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delightED: Isaac the Link
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I am the God of Abraham, Isaac and Jacob…” That expression is used more than 20 times in the Old Testament and is quoted five times in the New Testament. Evidently, Abraham, Isaac and Jacob were foundational characters illustrating the great principles that constitute a child of God. We know He was also the God of Job, Joseph, David, Lydia, the Apostle Paul and all those who were ever related to Him by faith, but we do not read “I am the God of Abraham, Isaac, Jacob, the judges, the kings, the prophets the priests, the apostles and every believer.” It is enough if God would grant us the faith of Abraham and the surrender that Isaac illustrated, and transform us as miraculously as He transformed Jacob from the self-sufficient people we naturally are into those who have become God-sufficient. Those three Bible patriarchs summarize the lives of those who can claim that God is their God.

Consider Isaac — the man in the middle. Those who study the life of Isaac must untangle his story from the events of his more famous father and from the history of his more famous son. He actually lived longer than Abraham or Jacob, but his 180 years are almost invisible unless one makes a deliberate search to disentangle his story.

Isaac represents the average believer, the man in the middle who does not have the great faith attributed to Abraham. They are ever crying Mark 9:20: “I believe, help my unbelief.” Just so, the one in the middle cannot claim the dramatic testimony of Jacob. Not every Christian can claim that they have been ambushed and wrestled by the Lord Jesus and dramatically transformed in a single night. It is a sad fact that some uninstructed Christians actually express a disappointment that they cannot boast a dramatic testimony.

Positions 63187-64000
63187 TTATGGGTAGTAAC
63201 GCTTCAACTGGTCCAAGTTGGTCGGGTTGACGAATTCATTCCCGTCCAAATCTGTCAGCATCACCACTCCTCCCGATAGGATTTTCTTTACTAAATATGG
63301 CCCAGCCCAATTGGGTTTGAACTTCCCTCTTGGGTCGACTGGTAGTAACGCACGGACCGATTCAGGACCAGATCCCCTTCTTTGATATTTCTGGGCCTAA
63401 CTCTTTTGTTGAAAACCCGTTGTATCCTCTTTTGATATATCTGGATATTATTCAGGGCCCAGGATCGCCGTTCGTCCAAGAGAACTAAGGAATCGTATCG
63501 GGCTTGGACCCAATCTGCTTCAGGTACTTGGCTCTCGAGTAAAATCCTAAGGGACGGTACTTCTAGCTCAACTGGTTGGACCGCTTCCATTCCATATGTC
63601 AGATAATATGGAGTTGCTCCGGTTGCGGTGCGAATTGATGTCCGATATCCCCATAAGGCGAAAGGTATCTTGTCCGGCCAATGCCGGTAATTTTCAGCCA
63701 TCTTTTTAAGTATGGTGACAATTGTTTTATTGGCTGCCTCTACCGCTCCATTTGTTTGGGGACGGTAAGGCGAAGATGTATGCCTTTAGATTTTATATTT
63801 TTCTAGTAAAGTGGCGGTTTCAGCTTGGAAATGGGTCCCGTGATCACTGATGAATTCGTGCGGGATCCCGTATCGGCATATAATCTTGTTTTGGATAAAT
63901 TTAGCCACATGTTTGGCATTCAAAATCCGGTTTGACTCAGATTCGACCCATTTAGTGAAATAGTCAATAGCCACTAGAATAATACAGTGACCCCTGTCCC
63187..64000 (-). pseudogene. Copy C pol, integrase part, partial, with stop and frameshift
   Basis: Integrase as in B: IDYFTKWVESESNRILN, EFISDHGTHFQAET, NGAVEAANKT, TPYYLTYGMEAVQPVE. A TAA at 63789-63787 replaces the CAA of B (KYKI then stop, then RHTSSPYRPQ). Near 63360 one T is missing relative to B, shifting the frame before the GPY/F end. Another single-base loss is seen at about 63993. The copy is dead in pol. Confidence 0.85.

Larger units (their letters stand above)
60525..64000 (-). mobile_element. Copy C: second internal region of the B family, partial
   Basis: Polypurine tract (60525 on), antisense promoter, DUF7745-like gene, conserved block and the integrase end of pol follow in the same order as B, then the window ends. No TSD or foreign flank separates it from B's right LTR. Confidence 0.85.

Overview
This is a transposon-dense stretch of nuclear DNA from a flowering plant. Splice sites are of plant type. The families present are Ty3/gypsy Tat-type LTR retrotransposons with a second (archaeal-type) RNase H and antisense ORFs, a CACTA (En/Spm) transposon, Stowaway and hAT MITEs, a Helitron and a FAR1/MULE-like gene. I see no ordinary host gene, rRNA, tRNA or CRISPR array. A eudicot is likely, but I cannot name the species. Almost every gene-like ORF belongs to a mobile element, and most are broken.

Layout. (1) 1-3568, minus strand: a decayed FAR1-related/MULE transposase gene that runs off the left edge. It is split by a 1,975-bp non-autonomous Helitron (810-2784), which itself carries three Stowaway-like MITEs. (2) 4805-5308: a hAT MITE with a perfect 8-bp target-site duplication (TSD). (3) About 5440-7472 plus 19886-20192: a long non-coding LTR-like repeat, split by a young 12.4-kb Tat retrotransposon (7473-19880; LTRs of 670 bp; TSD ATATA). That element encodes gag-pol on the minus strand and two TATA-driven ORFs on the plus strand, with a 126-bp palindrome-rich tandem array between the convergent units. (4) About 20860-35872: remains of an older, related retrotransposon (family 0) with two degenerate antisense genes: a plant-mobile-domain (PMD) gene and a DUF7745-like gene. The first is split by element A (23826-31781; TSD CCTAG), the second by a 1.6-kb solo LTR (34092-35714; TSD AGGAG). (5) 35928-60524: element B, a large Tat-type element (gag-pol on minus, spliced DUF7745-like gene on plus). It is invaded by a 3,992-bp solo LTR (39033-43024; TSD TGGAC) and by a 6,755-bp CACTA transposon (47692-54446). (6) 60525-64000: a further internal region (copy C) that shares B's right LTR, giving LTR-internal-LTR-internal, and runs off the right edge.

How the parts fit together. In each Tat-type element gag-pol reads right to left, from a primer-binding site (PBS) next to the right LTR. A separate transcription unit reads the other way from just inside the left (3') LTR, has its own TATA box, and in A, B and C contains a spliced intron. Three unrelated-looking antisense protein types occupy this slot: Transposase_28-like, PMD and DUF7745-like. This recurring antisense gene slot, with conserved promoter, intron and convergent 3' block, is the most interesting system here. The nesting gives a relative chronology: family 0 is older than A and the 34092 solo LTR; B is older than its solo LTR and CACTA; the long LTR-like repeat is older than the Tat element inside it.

Yet, God is the God of Isaac as well as the God of Abraham and Jacob. Isaac cannot claim to be a great man of faith as his father, or one who was notably converted as his son, yet Isaac had a wonderful contribution to make in the history of redemption. Isaac was a link — a redemptive link. If you asked Isaac to mention some accomplishment he made for the Lord in his 180 years, he would be hard-pressed to nail something down. He didn’t start a ministry; he never wrote a book; he didn’t play a harp or other musical instrument; he couldn’t use a sling. But God placed Isaac in the middle as an important link to all that came before and to all that would follow. If it were not for Isaac, there would not have been a Jacob. When you sing the wonderful Psalms of David, thank God for Isaac, for without him the sweet psalmist of Israel would not have existed. The reality is: Isaac was the promised seed that pictured the Lord Jesus as the Promised Seed. In God’s wisdom, Isaac was a link to Bethlehem and to Christ Himself.

Let us not forget to thank the Lord for the many links that He has brought into our lives. Do you remember the name of that teacher, that coach, that neighbor who guided you along the way? The link is the one who ministers by smiling, nodding in sympathy, squeezes the hand and privately slips you the Lord’s provision. They are hidden, for a short while, behind the curtain, and often do not even realize that God is using them to quietly bring Christ into the world. The God of Abraham and the God of Jacob is also the God of Isaac. We celebrate the many links that provide strength for the chain.

When we see Him, we’ll be like Him!
All the glory shall be His!
We’ll be transformed to His image
when we see Him as He is!
In a moment, it will happen—
it will end the day of Grace,
And begin the day of Glory—
when we see Him face to face!
Then the Links will be rewarded
for their everlasting worth,
as the pillars of the temple
though unnoticed on the earth.
As the ages roll on ages
and God’s purposes unfold
All God’s links will be revealed
and their story will be told!

                                                                                — Ed Miller